ESRA 2017 Programme

Tuesday 18th July      Wednesday 19th July      Thursday 20th July      Friday 21th July     

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Tuesday 18th July, 11:00 - 12:30 Room: F2 107

Surveying Children and Young People 2

Chair Ms Kate Smith (Centre for Longitudinal Studies )
Coordinator 1Dr Lisa Calderwood (Centre for Longitudinal Studies)

Session Details

Many large-scale surveys successfully collect a variety of different types of data from children and young people (up to the age of 25). However, there is relatively little methodological evidence in this area. Much of the literature relating to children and young people’s participation in research focuses on small-scale qualitative studies and tends to concentrate on ethical issues relating to the rights of young people in research. This session will cover challenges and experiences of including children and young people in surveys, as they move from childhood to adults and related survey design issues. A major challenge when interviewing teenagers is that while children’s participation in surveys is often mediated by and involves their parents, teenagers and young people make autonomous decisions, bringing challenges particularly in terms of engagement. The session aims to explore a variety of methodological issues around surveying young people. Submissions are particularly welcomed on:
- designing questionnaires for children and young people, including question testing methods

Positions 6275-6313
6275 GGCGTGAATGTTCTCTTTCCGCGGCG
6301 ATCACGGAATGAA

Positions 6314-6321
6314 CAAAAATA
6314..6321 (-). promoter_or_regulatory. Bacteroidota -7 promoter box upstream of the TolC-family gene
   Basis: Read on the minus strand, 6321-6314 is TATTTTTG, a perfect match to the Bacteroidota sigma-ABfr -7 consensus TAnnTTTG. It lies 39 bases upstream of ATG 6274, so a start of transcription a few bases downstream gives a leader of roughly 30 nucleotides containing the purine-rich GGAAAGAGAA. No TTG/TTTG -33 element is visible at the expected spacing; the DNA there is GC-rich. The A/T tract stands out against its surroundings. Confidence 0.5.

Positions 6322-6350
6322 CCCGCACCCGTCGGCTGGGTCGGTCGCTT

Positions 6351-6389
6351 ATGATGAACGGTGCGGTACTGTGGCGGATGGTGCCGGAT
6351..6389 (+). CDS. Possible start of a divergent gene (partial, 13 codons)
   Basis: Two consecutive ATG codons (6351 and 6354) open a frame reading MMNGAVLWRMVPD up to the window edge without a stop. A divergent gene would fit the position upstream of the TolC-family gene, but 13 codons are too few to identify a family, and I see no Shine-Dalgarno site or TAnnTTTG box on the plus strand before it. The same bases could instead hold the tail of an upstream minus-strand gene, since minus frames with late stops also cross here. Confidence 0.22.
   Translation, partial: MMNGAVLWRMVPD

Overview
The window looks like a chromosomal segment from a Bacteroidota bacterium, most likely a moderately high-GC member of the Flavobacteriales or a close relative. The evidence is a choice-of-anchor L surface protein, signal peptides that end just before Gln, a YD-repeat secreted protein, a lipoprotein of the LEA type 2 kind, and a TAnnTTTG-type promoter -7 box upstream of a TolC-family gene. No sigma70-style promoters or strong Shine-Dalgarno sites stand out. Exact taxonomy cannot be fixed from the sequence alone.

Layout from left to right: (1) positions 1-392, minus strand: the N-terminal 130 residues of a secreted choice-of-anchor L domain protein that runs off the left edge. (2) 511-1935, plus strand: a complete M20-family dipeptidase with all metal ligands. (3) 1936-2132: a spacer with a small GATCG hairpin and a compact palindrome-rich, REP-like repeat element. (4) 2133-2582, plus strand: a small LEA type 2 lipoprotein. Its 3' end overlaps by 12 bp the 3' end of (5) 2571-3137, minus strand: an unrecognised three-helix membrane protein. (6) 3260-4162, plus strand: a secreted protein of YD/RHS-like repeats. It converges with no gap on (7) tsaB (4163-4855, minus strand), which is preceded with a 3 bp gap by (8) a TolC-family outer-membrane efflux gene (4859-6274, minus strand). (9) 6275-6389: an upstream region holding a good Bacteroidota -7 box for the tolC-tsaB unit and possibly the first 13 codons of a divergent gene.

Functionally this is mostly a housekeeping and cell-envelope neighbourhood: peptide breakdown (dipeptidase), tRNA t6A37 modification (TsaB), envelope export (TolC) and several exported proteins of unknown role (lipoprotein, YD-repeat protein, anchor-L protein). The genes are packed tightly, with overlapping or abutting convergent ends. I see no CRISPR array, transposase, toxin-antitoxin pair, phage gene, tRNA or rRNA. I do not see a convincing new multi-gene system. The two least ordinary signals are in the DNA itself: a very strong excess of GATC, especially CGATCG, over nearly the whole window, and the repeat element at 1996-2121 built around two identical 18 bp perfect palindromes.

- collecting data on sensitive topics from young people, including methods for ensuring privacy and encouraging accurate reporting
- collecting different types of data from children and young people including physical measurements and cognitive assessments
- using different methods of data collection, including the use of innovative technology such as the web and mobile phones
- inclusivity in data collection methods, including facilitating the participation of children and young people with lower literacy levels
- assessing the reliability and validity of children and young people’s self-reports
- preventing non-response by engaging young people in research, including designing survey materials to appeal to young people and using new technology and digital media for participant engagement
- the challenges of retaining young people’s contact and interest in surveys over time
- ethical issues in involving childrenn and young people in surveys, including gaining informed consent and protecting young people’s rights and well-being